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Studying mathematics and English


Futile Latin lessons at Eton College
John Maynard Smith Scientist
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I had the good fortune, in some ways, I suppose, of being regarded as rather a stupid boy at school, because I'm very bad at languages, I couldn't do Latin and Greek. I remember... I suppose one of the ultimate human futilities at Eton, you were given - somebody had gone to the trouble to translate Virgil from the Latin 'Down in the deep dark dale, sat an old cow munching a bean stalk' scansion, into English. And we were then told to translate it back into Latin. At the time it struck me as deeply futile, they'd got the Latin, why did we have to do it for them. But I remember that my method was to look up three or four alternatives of each word and then just do permutations and combinations. There had to be some way in which you could fit these words together in any old order, and as far as I could see, it didn't matter in Latin what order things were in, until you got the right scansion. But it was an incredibly futile activity, and I think I knew at the time it was futile. The one thing, as I say, they taught incredibly well, was mathematics, and I've... I have to be grateful to them for that.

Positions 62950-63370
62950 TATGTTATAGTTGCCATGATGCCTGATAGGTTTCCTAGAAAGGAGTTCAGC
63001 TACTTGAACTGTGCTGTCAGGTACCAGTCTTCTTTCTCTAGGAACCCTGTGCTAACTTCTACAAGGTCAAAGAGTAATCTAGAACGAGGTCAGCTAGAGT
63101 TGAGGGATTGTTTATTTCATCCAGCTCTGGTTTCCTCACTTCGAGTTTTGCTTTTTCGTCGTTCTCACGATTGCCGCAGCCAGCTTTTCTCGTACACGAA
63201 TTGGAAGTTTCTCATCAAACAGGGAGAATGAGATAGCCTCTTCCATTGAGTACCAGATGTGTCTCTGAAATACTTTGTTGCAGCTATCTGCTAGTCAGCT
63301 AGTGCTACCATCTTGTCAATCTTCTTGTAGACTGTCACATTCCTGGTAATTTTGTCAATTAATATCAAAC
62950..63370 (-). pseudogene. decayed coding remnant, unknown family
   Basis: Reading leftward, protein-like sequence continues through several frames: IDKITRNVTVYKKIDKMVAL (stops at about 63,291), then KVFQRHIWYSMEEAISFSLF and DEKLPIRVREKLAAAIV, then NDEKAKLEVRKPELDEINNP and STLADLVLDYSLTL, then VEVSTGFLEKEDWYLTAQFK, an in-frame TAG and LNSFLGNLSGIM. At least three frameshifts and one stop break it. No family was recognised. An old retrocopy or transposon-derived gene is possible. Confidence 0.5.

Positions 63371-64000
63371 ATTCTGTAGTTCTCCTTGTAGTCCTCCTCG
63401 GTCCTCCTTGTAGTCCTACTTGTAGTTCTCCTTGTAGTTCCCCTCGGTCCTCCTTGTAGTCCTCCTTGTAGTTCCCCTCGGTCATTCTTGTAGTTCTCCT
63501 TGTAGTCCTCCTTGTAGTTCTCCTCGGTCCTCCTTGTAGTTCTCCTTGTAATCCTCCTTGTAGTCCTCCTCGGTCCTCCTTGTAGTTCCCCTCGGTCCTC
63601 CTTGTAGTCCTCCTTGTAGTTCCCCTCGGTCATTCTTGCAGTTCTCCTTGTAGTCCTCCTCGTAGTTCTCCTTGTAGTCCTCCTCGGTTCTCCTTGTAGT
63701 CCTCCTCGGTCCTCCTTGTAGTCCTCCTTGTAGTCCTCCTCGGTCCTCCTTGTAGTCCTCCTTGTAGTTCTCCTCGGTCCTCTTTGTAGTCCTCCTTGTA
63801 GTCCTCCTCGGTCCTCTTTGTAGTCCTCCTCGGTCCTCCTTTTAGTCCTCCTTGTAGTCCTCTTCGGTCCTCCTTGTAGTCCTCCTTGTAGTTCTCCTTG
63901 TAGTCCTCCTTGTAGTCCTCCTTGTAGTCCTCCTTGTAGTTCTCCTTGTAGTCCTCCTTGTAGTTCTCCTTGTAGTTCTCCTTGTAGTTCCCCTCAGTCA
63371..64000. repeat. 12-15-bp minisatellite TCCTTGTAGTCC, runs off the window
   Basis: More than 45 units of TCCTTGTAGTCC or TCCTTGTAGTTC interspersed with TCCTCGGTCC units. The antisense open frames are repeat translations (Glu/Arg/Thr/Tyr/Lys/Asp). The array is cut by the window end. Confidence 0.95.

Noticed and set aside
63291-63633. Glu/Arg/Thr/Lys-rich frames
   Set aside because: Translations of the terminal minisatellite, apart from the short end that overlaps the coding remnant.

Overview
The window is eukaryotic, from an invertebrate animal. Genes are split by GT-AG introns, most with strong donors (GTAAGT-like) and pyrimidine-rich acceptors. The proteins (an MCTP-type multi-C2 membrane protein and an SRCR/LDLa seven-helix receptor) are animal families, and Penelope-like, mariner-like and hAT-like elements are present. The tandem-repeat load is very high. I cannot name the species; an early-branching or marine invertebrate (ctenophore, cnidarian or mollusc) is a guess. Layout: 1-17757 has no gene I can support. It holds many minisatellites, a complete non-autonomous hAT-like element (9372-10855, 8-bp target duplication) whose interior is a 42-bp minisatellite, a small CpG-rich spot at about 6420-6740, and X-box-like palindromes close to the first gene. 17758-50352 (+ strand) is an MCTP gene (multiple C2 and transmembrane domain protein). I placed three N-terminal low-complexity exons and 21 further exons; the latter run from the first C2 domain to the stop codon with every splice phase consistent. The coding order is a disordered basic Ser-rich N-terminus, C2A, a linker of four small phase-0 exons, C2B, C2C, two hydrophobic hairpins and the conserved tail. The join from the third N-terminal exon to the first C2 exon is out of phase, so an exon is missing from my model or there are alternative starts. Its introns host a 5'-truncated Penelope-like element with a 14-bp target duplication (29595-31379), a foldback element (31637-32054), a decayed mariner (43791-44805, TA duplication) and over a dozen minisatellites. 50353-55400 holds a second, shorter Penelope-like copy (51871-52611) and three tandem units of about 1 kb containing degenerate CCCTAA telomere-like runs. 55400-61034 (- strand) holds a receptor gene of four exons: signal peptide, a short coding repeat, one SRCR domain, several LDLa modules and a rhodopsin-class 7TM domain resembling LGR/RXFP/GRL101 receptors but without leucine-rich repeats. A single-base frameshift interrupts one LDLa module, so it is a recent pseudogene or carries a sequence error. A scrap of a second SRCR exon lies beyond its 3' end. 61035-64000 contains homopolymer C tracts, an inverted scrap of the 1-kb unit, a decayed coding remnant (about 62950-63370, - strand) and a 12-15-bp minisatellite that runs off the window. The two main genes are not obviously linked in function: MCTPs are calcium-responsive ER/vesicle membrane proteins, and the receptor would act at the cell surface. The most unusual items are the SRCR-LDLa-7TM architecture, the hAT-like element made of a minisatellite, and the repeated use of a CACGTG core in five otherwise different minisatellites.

The late British biologist John Maynard Smith (1920-2004) is famous for applying game theory to the study of natural selection. At Eton College, inspired by the work of old Etonian JBS Haldane, Maynard Smith developed an interest in Darwinian evolutionary theory and mathematics. Then he entered University College London (UCL) to study fruit fly genetics under Haldane. In 1973 Maynard Smith formalised a central concept in game theory called the evolutionarily stable strategy (ESS). His ideas, presented in books such as 'Evolution and the Theory of Games', were enormously influential and led to a more rigorous scientific analysis and understanding of interactions between living things.

Listeners: Richard Dawkins

Richard Dawkins was educated at Oxford University and has taught zoology at the universities of California and Oxford. He is a fellow of New College, Oxford and the Charles Simonyi Professor of the Public Understanding of Science at Oxford University. Dawkins is one of the leading thinkers in modern evolutionary biology. He is also one of the best read and most popular writers on the subject: his books about evolution and science include "The Selfish Gene", "The Extended Phenotype", "The Blind Watchmaker", "River Out of Eden", "Climbing Mount Improbable", and most recently, "Unweaving the Rainbow".

Tags: Eton College, Virgil

Duration: 1 minute, 8 seconds

Date story recorded: April 1997

Date story went live: 24 January 2008